In August of 2020, a fire that began as a smoldering lightning strike, erupted into a firestorm that roared across the Santa Cruz Mountains, scorching over 86,000 acres of forest and surrounding communities. The CZU Lightning Complex Fire burned for over a month before being fully contained and was the most destructive fire to ravage Santa Cruz County in over a century.1
Today, as part of the Sponsored Projects for Undergraduate Research (SPUR) program, students from Professor Kip Will’s lab are helping to monitor the effects of post-fire removal of trees and underbrush at various intensities on the diversity and abundance of terrestrial arthropods, especially ground beetles (Carabidae). The project is part of a larger study being conducted by Professor Scott Stephen’s lab in ESPM, and in cooperation with the Amah Mutsun Land Trust Stewards, the Bonny Doon Fire Safe Council and the California Department of Forestry and Fire Protection (CalFire). The study area is located in San Vicente Redwoods Preserve in the Santa Cruz Mountains – a mixed hardwood forest dominated by oaks, douglas fir, madrone and bay trees – that burned in the 2020 CZU Lightning Complex Fire.
In an area of moderate intensity burn where the forest canopy remained intact following the CZU Complex Fire, students help to set up pitfall trap arrays and temperature and humidity data loggers in nine plots, each in one of three forest fuel and selective tree removal treatments. The three treatment types are categorized as minimal, moderate, and intensive levels of cutting and removal of trees and underbrush. In addition, one round of spring and fall sampling across all nine plots was done prior to the treatments to act as a baseline control sample.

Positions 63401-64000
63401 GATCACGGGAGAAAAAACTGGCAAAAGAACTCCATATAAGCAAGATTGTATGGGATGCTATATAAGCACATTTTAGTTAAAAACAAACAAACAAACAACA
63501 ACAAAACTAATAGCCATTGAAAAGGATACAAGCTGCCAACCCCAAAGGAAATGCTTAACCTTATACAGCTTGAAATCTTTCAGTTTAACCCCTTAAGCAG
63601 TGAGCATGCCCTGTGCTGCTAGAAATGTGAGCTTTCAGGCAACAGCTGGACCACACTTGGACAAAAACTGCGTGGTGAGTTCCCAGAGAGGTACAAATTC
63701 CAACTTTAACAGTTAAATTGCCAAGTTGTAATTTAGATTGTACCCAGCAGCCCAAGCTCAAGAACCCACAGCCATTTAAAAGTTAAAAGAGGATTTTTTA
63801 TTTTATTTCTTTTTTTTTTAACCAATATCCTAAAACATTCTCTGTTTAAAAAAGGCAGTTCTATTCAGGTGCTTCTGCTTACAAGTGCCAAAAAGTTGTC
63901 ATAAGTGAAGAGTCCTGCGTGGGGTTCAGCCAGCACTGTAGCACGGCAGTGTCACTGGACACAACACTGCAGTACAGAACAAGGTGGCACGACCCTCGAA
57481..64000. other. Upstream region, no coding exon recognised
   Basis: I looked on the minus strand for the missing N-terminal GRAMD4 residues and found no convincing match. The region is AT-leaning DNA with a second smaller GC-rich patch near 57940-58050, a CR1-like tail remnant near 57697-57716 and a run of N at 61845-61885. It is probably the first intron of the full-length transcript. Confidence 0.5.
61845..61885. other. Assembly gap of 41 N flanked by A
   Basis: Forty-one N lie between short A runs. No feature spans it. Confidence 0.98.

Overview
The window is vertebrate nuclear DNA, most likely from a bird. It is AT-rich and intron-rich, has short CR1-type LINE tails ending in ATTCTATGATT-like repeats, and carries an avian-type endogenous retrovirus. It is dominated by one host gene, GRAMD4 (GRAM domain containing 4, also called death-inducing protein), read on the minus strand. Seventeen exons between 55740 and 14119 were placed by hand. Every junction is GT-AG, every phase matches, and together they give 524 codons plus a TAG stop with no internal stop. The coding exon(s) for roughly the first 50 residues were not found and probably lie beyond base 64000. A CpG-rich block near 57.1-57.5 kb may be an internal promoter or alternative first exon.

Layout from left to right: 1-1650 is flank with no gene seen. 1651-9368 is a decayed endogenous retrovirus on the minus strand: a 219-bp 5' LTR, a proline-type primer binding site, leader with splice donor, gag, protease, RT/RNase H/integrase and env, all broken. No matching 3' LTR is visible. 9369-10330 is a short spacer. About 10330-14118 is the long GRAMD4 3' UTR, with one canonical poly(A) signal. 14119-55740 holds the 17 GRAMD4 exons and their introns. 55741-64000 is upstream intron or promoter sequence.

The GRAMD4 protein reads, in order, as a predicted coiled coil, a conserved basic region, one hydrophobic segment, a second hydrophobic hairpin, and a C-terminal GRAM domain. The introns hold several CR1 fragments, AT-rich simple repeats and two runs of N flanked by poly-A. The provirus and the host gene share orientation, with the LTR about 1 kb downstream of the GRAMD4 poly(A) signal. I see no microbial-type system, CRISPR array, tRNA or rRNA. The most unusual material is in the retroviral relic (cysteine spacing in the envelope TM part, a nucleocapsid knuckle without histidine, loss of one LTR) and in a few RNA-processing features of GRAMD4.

A total of 72 pitfall traps are set in the nine transects two times per year – once in spring and once in late fall. Each pitfall trap is left for a one-month period after which time the samples are collected into Whirl-Pak bags and brought back to the lab. At the same time, temporal and spatial data collected from the field are entered into the Essig Museum’s online database.
Digging to set the traps and retrieval of samples is dirty and physically challenging work, often on slopes where poison oak is abundant. In the process, students learn valuable field techniques including how to set up sampling regimes and record accurate environmental data. Back in the lab students also learn how to sort trap samples and identify arthropods. The project will yield thousands of specimens including hundreds of species over the three-year survey period.
The data collected from this ongoing project will provide opportunities to study how different post-forest fire fuel treatments affect not only the diversity and abundance of ground-dwelling arthropods, but how overall forest health, structure and resources recover following fuel reduction and subsequent prescribed burning in San Vicente Redwoods Preserve.
The value of data collected from long-term monitoring projects like this will long outlive the project itself. Locality data and identifications recorded in the Essig Museum’s online database and the specimens in the museum’s collections provide an important resource for current research as well as future research and education. These vital resources can help inform not only our understanding of current species distribution patterns but also help answer questions about the effect of future landscape and climate changes. – Roberta Brett